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Strong scores put VICC among top NCI centers

September 17, 2015 | Dagny Stuart

Vanderbilt-Ingram Cancer Center has received renewal of its Cancer Center Support Grant from the National Cancer Institute. (photo by Daniel Dubois)

Vanderbilt-Ingram Cancer Center has received renewal of its Cancer Center Support Grant from the National Cancer Institute. (photo by Daniel Dubois)

Vanderbilt-Ingram Cancer Center (VICC) has been recognized for the impact of its research programs and excellence in patient care by a panel of National Cancer Institute (NCI) reviewers, receiving an overall “exceptional” score as part of the renewal of the Cancer Center Support Grant (CCSG). High programmatic scores and the overall merit rating led to another successful renewal of the NCI-CCSG grant for the Cancer Center.

The CCSG grant provides almost $30 million over five years to support scientific leadership and administration of the Cancer Center, as well as infrastructure that includes shared resources for cancer investigators. Despite tight federal budgets, VICC will receive an increase over the previous five-year grant award.

This is the third renewal of VICC as an NCI-designated Comprehensive Cancer Center. It is one of only 45 such centers in the United States and the only Comprehensive Cancer Center in Tennessee providing treatment for both adult and pediatric patients.

The CCSG renewal effort is a rigorous process that includes a year of grant writing and preparation for a site visit carried out by a group of nationally recognized peer reviewers who delve into the Cancer Center’s programs for basic and translational science, clinical and population-based research, cancer education, community outreach and the center’s clinical growth and translation of research to patient care.

“Scores in the ‘exceptional’ category from the NCI’s peer review team affirm VICC’s role as an elite cancer center in this nation, providing extraordinary care that is based on the molecular architecture of cancer cells,” said Jeff Balser, M.D., Ph.D., vice chancellor for Health Affairs and dean of the School of Medicine.

“VICC’s investigators are world leaders in unlocking the clues that underpin advancements in early diagnosis and treatment. Their work has propelled Vanderbilt to the vanguard of the nationwide effort to tailor the treatment of cancer to each and every person — truly personalized care,” Balser said.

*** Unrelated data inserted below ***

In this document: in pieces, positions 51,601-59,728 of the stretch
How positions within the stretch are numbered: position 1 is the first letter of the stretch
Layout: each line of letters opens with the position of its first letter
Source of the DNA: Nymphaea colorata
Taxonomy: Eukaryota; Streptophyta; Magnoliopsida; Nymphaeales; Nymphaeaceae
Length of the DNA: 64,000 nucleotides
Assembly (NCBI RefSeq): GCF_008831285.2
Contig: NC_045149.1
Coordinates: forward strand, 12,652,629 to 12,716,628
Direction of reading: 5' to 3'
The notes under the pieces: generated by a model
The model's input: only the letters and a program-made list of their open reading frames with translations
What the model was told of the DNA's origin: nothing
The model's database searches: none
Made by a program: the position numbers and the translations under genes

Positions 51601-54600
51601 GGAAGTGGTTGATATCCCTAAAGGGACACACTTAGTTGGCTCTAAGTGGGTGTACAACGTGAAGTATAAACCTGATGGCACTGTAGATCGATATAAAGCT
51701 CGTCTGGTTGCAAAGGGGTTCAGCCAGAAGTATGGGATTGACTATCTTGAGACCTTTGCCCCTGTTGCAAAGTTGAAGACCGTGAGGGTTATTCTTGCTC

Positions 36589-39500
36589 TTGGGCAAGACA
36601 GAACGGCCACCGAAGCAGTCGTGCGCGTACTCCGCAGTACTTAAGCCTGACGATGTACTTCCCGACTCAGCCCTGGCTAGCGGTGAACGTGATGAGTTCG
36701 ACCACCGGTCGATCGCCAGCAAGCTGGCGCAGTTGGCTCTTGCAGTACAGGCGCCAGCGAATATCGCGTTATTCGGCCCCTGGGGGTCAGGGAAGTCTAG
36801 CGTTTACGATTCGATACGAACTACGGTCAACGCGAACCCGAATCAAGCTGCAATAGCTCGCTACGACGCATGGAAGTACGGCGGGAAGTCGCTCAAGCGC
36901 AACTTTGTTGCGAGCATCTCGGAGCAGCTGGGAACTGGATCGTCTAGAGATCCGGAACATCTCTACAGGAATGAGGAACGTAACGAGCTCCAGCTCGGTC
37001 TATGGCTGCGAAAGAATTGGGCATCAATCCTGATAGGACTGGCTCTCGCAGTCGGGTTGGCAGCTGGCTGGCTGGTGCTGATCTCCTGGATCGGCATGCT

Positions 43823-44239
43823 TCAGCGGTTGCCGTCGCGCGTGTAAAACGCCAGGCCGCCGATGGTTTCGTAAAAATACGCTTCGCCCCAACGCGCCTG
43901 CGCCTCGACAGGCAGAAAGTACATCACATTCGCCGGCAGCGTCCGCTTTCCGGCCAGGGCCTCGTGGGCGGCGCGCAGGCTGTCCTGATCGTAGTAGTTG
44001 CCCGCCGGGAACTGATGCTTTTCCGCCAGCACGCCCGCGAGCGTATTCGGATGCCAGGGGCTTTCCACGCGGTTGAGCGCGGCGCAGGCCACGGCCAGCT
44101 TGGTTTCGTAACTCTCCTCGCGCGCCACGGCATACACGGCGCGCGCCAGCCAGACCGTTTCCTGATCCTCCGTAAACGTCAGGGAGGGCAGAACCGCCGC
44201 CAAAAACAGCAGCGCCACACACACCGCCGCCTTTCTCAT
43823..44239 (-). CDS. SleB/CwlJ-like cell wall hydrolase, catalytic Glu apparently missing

C. Wright Pinson, MBA, M.D., deputy vice chancellor for Health Affairs and CEO of the Vanderbilt Health System, said the high marks are a reflection of the superior teamwork among VICC’s researchers, physicians and staff members.

“For more than 20 years, VICC’s leaders have demonstrated a passion for excellence in research, education and patient care that is remarkable. The renewal of this important grant is a reflection of the steadfast resolution of our faculty and staff to win the war against cancer,” said Pinson.

Preparation for the CCSG review requires tremendous work to document the scope of the cancer center’s programs and to demonstrate the value of those programs for patients and the wider community.

“I am so proud of the incredible work by hundreds of people during our grant renewal effort,” said Jennifer Pietenpol, Ph.D., B. F. Byrd Jr. Professor of Oncology and director of VICC.

“We have a number of new program leaders and associate directors who, along with our seasoned scientific and clinical team, brought vibrant leadership to this process. This is a cancer center that is leading nationally with our pioneering and high-impact discoveries and making a difference for patients every day.

“The renewal of the CCSG grant provides additional validation of the merit of our research and patient care activities,” Pietenpol said.

VICC is a matrix cancer center, sharing faculty and facilities with other Vanderbilt University departments, as well as with Meharry Medical College. Those collaborative efforts lead to the scientific excellence that is a hallmark of VICC’s research program.

“We have an exceptional group of investigators in specialties from basic science to engineering and drug development who are willing to cross departmental boundaries and work collaboratively on the big scientific questions in cancer,” said Lawrence Marnett, Ph.D., associate vice chancellor for Research and senior associate dean for Biomedical Sciences. “The ongoing recognition and support from the NCI is a testament to the value of this team science approach to cancer research.”

For patients, an NCI Comprehensive Cancer Center provides some of the most promising new therapies available and a clinical program that is focused on excellence.

Comprehensive Cancer Centers are also leaders in cancer prevention and community outreach and are committed to population-based research that sheds light on potential disparities in diagnosis and care.

VICC is among the few centers in the United States with multiple NCI-designated Specialized Program of Research Excellence (SPORE) grant programs, including breast and gastrointestinal cancer.

VICC has nearly 300 faculty members and generates more than $140 million in annual federal research funding, ranking it among the top 10 centers in the country in competitive grant support. The clinical program sees more than 6,000 new cancer patients each year.